Chief of Naval Operations Adm. Mike Gilday has received the Navy’s latest investigation into the deadly novel coronavirus (COVID-19) outbreak aboard the aircraft carrier USS Theodore Roosevelt, said Gilday’s spokesman Cmdr. Nathan Christensen.
“It will take time for the investigation’s recommendations to be reviewed and endorsed by Adm. Gilday,” Christensen said in a brief statement.
As of Wednesday, there were no indications when the investigation’s findings would be publicly released.
The massive coronavirus outbreak aboard the Theodore Roosevelt prompted the ship to interrupt its deployment and pull into Guam on March 27. At least 1,102 sailors aboard the ship had tested positive for the disease by April 30. The Navy later stopped providing daily updates on the number of sick crew members.
One sailor from the Theodore Roosevelt died on April 13: Chief Petty Officer Charles Robert Thacker Jr., 41, who had been placed in intensive care after he was found unresponsive while in isolation.
Following the Navy’s preliminary inquiry into the coronavirus outbreak aboard the aircraft carrier, then-Acting Navy Secretary James McPherson announced on April 29 that he had ordered Gilday to conduct a command investigation into the matter because he still had “unanswered questions.”
McPherson did not say publicly what his concerns were, so Task & Purpose asked retired Adm. James Stavridis what questions he feels the command investigation needs to answer.
The investigation should lay out the “tick tock” of events, including exactly when and with whom Crozier raised his concerns about the coronavirus, said Stavridis, who served as NATO’s supreme allied commander from 2009 to 2013.
Other questions the investigation needs to address include what medical advice Crozier was receiving, why he chose an unclassified format for his memo; and how did he select the people in his chain of command to whom he sent the memo, said Stavridis, who is currently an operating executive at The Carlyle Group global investment firm.
To retired Cmdr. Kirk Lippold, who was commanding officer aboard the destroyer USS Cole during the Oct. 12, 2000 attack by al Qaeda, there is one over-arching question: “Where are the admirals?”
Lippold noted that Rear Adm. Stuart Baker, commander of Carrier Strike Group 9, was embarked on the Theodore Roosevelt when Crozier felt compelled to send his memo.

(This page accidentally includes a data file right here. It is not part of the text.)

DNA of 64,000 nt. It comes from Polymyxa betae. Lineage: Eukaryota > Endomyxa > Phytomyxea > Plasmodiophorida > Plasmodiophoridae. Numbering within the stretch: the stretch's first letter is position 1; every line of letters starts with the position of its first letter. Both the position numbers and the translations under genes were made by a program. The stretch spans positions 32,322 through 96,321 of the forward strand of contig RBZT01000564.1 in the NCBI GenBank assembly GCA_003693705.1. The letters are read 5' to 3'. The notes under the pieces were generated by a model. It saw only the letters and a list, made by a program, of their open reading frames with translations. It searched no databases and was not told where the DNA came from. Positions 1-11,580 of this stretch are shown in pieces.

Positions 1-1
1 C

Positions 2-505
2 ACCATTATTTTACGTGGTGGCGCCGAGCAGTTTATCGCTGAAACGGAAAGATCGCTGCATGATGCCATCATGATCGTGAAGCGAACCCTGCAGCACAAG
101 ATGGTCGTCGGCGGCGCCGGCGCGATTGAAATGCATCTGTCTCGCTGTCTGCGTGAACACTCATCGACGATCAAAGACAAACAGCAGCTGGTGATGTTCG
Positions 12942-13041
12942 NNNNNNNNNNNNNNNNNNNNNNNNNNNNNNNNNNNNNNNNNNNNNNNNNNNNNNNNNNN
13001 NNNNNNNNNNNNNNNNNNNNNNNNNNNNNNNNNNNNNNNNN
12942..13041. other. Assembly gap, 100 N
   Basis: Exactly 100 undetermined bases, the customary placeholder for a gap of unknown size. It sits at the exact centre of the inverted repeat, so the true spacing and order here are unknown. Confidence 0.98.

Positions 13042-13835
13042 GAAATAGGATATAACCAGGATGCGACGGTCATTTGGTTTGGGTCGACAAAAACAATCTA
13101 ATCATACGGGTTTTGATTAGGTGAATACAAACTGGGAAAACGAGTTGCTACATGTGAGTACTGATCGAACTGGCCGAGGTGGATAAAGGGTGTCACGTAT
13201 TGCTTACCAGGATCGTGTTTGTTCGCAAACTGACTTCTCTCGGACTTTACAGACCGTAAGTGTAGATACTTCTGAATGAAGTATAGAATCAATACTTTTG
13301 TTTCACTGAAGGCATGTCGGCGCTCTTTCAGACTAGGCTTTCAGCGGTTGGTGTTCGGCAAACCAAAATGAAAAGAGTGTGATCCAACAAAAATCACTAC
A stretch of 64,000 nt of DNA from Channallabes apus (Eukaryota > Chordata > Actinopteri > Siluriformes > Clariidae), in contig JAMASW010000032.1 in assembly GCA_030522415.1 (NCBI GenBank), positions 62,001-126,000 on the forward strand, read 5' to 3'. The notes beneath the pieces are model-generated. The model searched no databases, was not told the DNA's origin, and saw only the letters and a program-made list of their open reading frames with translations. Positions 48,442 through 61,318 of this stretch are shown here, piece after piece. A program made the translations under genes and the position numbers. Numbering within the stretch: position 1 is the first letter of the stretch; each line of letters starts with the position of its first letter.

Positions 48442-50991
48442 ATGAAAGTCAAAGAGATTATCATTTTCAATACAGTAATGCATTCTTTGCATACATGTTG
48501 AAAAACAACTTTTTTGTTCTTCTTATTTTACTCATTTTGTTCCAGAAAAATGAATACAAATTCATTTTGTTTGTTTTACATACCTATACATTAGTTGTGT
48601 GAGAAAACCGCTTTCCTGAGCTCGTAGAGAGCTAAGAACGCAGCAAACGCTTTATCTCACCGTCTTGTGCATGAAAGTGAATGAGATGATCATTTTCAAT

“Where was the one-star on the carrier?” Lippold told Task & Purpose. “Where was 7th Fleet? Where was [U.S. Pacific Fleet]?”
Defense Secretary Mark Esper told reporters on May 5 that his guidance to McPherson was the investigation should “follow the facts wherever they go.”
McPherson’s decision to order the investigation came after Army Gen. Mark Milley, chairman of the Joint Chiefs of Staff, recommended to Esper that the Navy provide more answers to top Pentagon leaders about the circumstances surrounding the coronavirus outbreak aboard the Theodore Roosevelt.
Navy leaders had recommended to Esper on April 24 that the aircraft carrier’s former commanding officer Capt. Brett Crozier be put back in command of the ship, but the command investigation has delayed any decision on whether to reinstate Crozier, who is currently assigned to San Diego.
On April 2, then-Acting Navy Secretary Thomas Modly fired Crozier after the San Francisco Chronicle published a leaked copy of a memo that he sent to his superiors warning that sailors would die unless the majority of the aircraft carrier’s crew were placed in individual quarantine ashore.
At a Pentagon news briefing, Modly told reporters that Crozier had been careless by his memo to “20 or 30 other people.” The Washington Post later revealed that Crozier’s March 30 memo had only gone to 11 commanders in U.S. Pacific Fleet.
Modly also said he was unconvinced by Crozier’s argument that up to 50 sailors aboard the ship could die of the coronavirus unless the majority of the crew were placed in individual quarantine ashore.
Then on April 7, Modly abruptly resigned for making a speech to the Theodore Roosevelt’s crew in which he insulted Crozier and chastised the sailors for cheering their former commanding officer as he left the ship.
The Theodore Roosevelt left Guam on May 21 and is currently underway. During the nearly two months that the aircraft carrier spent in Guam, nearly 4,000 of its crew members were moved ashore and placed in isolation. However, at least 13 sailors who had previously tested positive for the coronavirus were found to have the disease again after returning to the ship from isolation.